I don’t know when, where or how the concept of farmers’ market arose, and when I think about it, I wonder if it’s a purely western concept. While all across India, there are weekly and daily markets/ stalls, farmers’ markets are generally more associated with organic products, products which are toxic-free and have relatively less pesticides, etc. Beyond fresh produce, there are also different kinds of flours such as amaranth. I recently visited a farmers’ market that was organised in my society, and I must say, I was quite blown away by the quality of the produce offered. Plump red tomatoes, solid looking potatoes, shiny onions, dried oyster mushrooms, portobello mushrooms, and a whole plethora of sauces, honey, relishes, ghee, unprocessed oils, flours, rice. Ah! It was such a trip.
I find it so strange that even though the set-up was quite small as opposed to some of the other popular versions across Delhi NCR, I really enjoyed my time browsing through everything, picking fruits and vegetables. As a child, I hated whenever my mother would drag me to get groceries with her. I didn’t mind a trip to the wet market, chicken, mutton or fish. I found this fascinating. But fruits and veggies. Boring! And look at me now. I am stumped at myself.
The farmers’ markets in Delhi NCR usually take place on Sundays. I only know of two and haven’t really been to either as of yet. The one I’ve heard the most about is the Earth’s Collective Organic Farmers’ Market held in Sunder Nursery over the weekends. It’s usually open from 7-ish in the morning till around 1-2 pm. This market is not just relegated to fruits and vegetables or dry pantry items, artisan products, cheese, honey, jams and relish but also gives space to ceramic pottery stalls, handmade artwork, apparels, and more. The one time I visited Sunder Nursery, it wasn’t specifically for the market, but I still went ahead for a quick browse through. I picked up wild honey and cheese from Darima Farms. I am yet to open the cheese, but the lightly flavoured honey has been very satisfying.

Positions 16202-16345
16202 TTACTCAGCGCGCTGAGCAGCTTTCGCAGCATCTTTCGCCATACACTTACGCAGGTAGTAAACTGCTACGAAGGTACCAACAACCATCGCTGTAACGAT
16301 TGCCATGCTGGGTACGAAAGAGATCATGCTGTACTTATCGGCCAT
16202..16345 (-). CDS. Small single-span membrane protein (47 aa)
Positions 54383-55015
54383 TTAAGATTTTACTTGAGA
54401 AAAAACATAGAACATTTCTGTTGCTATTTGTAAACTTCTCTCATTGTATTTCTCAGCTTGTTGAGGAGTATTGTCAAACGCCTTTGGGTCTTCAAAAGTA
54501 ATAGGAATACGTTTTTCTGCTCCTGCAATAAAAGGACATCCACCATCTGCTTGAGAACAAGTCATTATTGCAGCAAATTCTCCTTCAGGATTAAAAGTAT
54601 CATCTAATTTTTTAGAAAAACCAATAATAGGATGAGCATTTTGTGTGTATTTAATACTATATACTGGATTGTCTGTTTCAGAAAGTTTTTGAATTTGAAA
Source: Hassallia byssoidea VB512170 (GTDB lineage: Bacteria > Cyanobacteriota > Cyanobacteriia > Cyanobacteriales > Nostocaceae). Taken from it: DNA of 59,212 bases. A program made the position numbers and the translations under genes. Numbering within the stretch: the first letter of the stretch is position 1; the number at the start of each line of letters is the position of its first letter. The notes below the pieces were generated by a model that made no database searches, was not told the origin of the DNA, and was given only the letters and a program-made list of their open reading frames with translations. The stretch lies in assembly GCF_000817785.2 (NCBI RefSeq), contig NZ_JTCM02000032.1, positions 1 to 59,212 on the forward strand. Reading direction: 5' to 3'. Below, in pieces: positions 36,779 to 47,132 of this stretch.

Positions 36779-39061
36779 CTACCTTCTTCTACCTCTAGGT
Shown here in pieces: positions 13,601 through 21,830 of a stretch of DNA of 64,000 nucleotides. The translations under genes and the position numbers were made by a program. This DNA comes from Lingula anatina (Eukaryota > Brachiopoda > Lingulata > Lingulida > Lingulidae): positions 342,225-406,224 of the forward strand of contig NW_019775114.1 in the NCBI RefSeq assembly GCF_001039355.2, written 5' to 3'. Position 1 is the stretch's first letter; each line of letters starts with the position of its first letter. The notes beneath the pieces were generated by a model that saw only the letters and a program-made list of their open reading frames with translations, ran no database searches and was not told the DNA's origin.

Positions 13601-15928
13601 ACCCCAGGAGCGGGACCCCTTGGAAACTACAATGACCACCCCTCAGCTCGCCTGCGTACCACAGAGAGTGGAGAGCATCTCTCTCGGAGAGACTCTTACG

These are two of the items I picked up, among the regular fruits and veggies. On the left are whole roasted jeera seeds. I miss the spice shops in Kolkata. There were a couple of my mother’s favourites and they would freshly roast and grind them, themselves. The aroma in that part of the market was intoxicating. I loved it. Sadly, I now depend on only Everest. But I wish I could find good-quality, unadulterated spices in Gurgaon somewhere.
I was quite surprised to see stevia leaves. The lady who sold it said it’s better to use the leaf form than the more processed sugar-like cubes. In fact, the more processed form is made from extracts and actually contains less amount of goodness. So if you have a leaf just simply on its own, chew it a little and it’ll release a certain sweetness. We use it in our morning tea sometimes. While we don’t use white sugar, stevia is still different from gur or brown sugar. I’ve gone through a number of articles online, and most studies claim its benefits are inconclusive. It is beneficial, to a certain degree I assume, which is why I don’t use it daily. I’d really like to know more about this before I can include it in my diet fully. If you know more about this, please drop a comment. I’d love to broaden my knowledge on this.
This post is part of #BlogchatterA2Z challenge, a month-long blogging marathon.
Header image is by Thom Milkovic on Unsplash.